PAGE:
A history of the British Empire: from the accession of Charles I. to the Restoration; with an introduction, tracing the progress of society, and of the constitution, from the feudal times to the opening of the history ; and including a particular examination of Mr. Hume's statements relative to the character of the English government, Volume 4
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afterwards alleged appointed assembly authority Baillie Blake Carte's cause cavaliers character charge Charles civil Clar Clarendon clergy Colonel command commissioners commonwealth conceived conduct council court covenant covenanters Crom Cromwell Cromwell's declared desired Earl endeavoured enemies engaged England English English parliament Fairfax favour Fleetwood force friends George Ayscue Glamorgan Harrison Herbert Hist honour horse Hume individual interest Ireland Ireton Irish Isle of Wight joined justice king king's kingdom Lambert late letter liament liberty Long Parliament Lord Ludlow majesty measure ment military monarch Moncke Moncke's Montrose negociation neral never nuncio officers Old Pari Ormonde parlia parliament party person presbyterians pretended prince principles prisoners proceedings protector protestations raised regard regiment republicans restoration royal royalists says Scotland Scots Scottish Scottish army sent Sir George Booth soldiers Stuarts Thurloe's State Papers tion treaty trial troops trust usurpation voted Whitelocke
Page 56 - He that ventures his life for the liberty of his country, I wish he trust God for the liberty of his conscience, and you for the liberty he fights for.
Page 212 - There is but one stage more, this stage is turbulent and troublesome, it is a short one ; but you may consider it will soon carry you a very great way, it will carry you from earth to heaven ; and there you will find a great deal of cordial joy and comfort.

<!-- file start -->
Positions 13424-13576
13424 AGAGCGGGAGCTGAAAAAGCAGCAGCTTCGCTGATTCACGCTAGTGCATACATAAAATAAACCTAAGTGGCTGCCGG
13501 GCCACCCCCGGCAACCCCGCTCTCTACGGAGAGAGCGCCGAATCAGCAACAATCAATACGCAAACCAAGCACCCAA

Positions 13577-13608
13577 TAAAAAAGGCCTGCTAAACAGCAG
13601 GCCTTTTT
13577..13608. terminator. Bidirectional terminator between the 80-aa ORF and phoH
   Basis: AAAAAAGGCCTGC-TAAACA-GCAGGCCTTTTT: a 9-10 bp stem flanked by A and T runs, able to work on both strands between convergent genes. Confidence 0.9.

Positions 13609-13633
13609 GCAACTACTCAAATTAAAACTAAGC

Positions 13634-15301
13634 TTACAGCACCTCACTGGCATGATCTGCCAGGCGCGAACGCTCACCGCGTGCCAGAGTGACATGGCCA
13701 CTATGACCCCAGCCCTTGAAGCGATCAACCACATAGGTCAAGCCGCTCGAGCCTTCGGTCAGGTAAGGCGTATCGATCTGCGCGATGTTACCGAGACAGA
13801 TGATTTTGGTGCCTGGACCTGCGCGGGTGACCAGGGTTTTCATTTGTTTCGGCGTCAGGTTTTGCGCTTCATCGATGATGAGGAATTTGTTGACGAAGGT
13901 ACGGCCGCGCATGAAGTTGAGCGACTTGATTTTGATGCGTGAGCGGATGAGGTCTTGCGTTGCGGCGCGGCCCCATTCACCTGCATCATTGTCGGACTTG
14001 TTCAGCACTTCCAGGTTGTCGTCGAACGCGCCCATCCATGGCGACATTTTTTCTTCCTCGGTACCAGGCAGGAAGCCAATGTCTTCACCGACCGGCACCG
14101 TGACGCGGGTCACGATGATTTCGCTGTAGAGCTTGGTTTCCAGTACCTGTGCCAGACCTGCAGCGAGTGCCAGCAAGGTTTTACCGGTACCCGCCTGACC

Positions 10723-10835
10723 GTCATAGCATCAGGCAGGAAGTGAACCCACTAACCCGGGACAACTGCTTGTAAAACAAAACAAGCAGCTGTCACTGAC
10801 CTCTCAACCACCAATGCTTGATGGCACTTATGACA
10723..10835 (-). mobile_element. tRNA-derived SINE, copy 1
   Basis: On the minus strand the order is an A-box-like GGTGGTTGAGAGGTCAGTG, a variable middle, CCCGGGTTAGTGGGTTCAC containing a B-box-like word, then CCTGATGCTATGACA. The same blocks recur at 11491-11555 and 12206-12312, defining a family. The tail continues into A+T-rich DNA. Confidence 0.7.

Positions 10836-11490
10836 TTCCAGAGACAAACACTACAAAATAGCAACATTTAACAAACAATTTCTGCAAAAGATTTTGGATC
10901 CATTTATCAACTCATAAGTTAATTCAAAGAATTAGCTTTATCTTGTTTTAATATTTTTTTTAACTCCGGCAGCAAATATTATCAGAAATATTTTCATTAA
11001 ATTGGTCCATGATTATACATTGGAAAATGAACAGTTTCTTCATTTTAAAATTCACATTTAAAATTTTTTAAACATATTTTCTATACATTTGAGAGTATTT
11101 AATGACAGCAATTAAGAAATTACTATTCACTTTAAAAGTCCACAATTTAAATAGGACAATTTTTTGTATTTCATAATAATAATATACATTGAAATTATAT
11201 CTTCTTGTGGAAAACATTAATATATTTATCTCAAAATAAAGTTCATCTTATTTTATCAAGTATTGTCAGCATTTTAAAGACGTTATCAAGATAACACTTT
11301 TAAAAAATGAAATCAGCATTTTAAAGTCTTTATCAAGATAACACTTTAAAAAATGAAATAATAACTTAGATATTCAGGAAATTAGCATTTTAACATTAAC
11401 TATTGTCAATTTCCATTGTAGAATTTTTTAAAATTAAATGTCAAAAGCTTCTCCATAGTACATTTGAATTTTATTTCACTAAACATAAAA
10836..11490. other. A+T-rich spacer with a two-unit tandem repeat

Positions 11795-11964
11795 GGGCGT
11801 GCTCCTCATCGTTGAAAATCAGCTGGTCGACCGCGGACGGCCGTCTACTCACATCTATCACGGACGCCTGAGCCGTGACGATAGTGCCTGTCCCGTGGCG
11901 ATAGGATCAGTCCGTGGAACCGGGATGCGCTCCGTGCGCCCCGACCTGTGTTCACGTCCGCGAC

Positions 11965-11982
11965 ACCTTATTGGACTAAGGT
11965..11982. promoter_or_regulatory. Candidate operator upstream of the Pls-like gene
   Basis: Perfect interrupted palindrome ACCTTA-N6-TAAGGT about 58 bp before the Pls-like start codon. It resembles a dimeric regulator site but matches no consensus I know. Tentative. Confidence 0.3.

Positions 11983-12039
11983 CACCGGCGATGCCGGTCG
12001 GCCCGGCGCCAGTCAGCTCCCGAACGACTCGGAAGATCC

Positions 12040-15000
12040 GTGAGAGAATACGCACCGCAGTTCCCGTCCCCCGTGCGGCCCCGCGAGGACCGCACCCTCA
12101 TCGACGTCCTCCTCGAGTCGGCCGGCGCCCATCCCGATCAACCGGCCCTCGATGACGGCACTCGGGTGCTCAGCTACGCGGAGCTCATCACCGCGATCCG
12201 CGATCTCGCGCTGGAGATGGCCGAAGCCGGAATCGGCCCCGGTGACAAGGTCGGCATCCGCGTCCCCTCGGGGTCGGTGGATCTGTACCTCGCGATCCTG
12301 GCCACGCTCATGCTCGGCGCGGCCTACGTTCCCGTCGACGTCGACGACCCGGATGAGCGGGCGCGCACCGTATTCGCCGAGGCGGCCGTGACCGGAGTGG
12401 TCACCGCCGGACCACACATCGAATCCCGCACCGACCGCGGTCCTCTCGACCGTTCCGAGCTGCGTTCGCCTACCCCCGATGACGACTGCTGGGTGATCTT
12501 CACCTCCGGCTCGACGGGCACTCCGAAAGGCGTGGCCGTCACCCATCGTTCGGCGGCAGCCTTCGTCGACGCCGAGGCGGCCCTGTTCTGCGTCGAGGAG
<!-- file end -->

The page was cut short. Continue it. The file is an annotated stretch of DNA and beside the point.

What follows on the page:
Page 56 - Sir, this is none other but the hand of God ; and to Him alone belongs the glory, wherein none are to share with Him. The General served you with all faithfulness and honour : and the best commendation I can give him is, That I daresay he attributes all to God, and would rather perish than assume to himself.
Page 70 - And the men of Israel answered the men of Judah, and said, We have ten parts in the king, and we have also more right in David than ye: why then did ye despise us, that our advice should not be first had in bringing back our king? And the words of the men of Judah were fiercer than the words of the men of Israel.
Page 184 - Charles Stuart, being admitted King of England, and therein trusted with a limited power to govern by and according to the laws of the land, and not otherwise ; and by his trust, oath, and office being obliged to use the power committed to him for the good and benefit of the people, and for the preservation of their rights and liberties; yet, nevertheless, out of a wicked design to erect and uphold in himself an unlimited and tyrannical power, to rule according to his will...
Page 293 - ... were, after the first repulse given, made by the Lord of hosts as stubble to their swords.
Page 185 - ... a wicked design to erect and uphold in himself an unlimited and tyrannical power to rule according to his will, and to overthrow the rights and liberties of the people...
Page 292 - House, and observing this posture, I told him I thought it did give us an opportunity and advantage to attempt upon the enemy, to which he immediately replied, that he had thought to have said the same thing to me. So that it pleased the Lord to set this apprehension upon both of our hearts, at the same instant. We called for Colonel Monk, and showed him the thing; and coming to our quarters at night, and demonstrating our apprehensions to some of the colonels, they also cheerfully concurred.